Guidance for Assessors
If you are a newly accredited assessor, thank you for joining our team of aviation English examiners. We look forward to working with you.
The purpose of this online information is to provide guidance to those starting out as examiners, as well as a reference guide to help you conduct testing in the most efficient and professional way possible.
English language proficiency and “FCL055”, a brief overview
The purpose of an English Language Proficiency (ELP) test is to ensure that a pilot is competent in the use of the English language in an aviation setting. The assessment covers radio communications, oral comprehension, written comprehension, and the ability to express specific requirements (e.g. in the event of an emergency).
In Europe (particularly in France), the ELP test is often colloquially referred to as “the FCL055 exam”. This is actually a misnomer, as “FCL055” refers to the relevant chapter of the European Flight Crew Licensing (FCL) regulations requiring pilots to demonstrate competence in a language (not necessarily English).
For example, a French pilot who flies only in France does not need to pass the ELP exam, and his or her licence will show “French Language Proficiency”.
When flying outside of their home country, pilots need to hold an English Language Proficiency qualification, because the default language for all aviation communications everywhere in the world is English. Also, pilots wishing to train for an Instrument Rating (qualification allowing them to fly when visibility is reduced) must pass the exam whether they wish to leave their home country or not.
Each country’s aviation authority has its own arrangements for conducting ELP tests. Some carry out tests internally using their own examiners, while others delegate the responsibility to Language Proficiency Organisations (LPOs).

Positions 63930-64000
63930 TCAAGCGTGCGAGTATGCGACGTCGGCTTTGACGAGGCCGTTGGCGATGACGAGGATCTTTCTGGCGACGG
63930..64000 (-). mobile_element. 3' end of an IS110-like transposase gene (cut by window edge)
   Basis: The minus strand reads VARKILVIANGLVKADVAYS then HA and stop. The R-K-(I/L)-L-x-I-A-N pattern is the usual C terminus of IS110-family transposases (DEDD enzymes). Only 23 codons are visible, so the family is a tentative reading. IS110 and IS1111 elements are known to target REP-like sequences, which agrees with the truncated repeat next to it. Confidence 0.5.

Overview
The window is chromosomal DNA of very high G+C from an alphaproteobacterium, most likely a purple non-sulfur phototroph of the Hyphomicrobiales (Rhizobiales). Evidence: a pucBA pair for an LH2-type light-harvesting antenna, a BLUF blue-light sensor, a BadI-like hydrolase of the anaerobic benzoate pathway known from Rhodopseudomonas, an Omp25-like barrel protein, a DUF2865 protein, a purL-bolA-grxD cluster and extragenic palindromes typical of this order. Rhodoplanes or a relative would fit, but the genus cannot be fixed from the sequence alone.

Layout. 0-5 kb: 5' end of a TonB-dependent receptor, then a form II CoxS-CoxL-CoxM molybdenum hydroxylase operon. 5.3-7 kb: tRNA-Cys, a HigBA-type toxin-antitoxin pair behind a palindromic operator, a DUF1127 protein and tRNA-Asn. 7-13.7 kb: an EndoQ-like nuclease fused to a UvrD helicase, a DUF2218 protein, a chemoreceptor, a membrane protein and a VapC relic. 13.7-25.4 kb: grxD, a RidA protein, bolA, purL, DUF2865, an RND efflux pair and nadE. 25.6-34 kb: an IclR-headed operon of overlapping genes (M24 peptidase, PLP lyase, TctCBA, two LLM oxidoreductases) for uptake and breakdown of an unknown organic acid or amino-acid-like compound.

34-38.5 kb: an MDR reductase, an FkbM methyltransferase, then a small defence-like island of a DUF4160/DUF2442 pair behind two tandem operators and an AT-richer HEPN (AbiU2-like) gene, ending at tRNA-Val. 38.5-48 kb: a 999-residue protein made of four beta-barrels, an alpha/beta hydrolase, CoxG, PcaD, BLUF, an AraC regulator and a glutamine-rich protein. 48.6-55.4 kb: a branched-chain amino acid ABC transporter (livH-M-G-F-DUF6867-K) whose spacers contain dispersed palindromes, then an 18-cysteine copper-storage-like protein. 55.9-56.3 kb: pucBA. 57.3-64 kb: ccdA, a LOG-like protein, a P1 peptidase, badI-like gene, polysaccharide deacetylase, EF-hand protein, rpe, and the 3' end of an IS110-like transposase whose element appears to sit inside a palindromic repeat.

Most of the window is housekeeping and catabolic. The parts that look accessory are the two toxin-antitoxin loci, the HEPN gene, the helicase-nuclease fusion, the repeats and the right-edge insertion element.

Aside from a few exceptions, a pilot can pass his or her ELP exam in any EASA state, and the qualification will be recognised by his or her home country. For example, a pilot holding a licence issued by the French DGAC can pass an exam with an LPO in Belgium and the DGAC will recognise this qualification and add it to their licence.
AEPS issues two types of certificates. FCL.055 (B) is for pilots who operate under Visual Flight Rules (VFR – in practice this covers almost all private pilots), while FCL055 (D) is for pilots operating under Instrument Flight Rules (IFR – the case for almost all commercial licence holders).
AEPS is a Language Proficiency Organisation (LPO) registered in Belgium and approved by the Belgian Civil Aviation Authority (BCAA). Through a network of examiners, we conduct tests in a several countries including Belgium, France, the UK, Sweden, Latvia, the USA, and many more.
AEPS official website: www.aeps.aero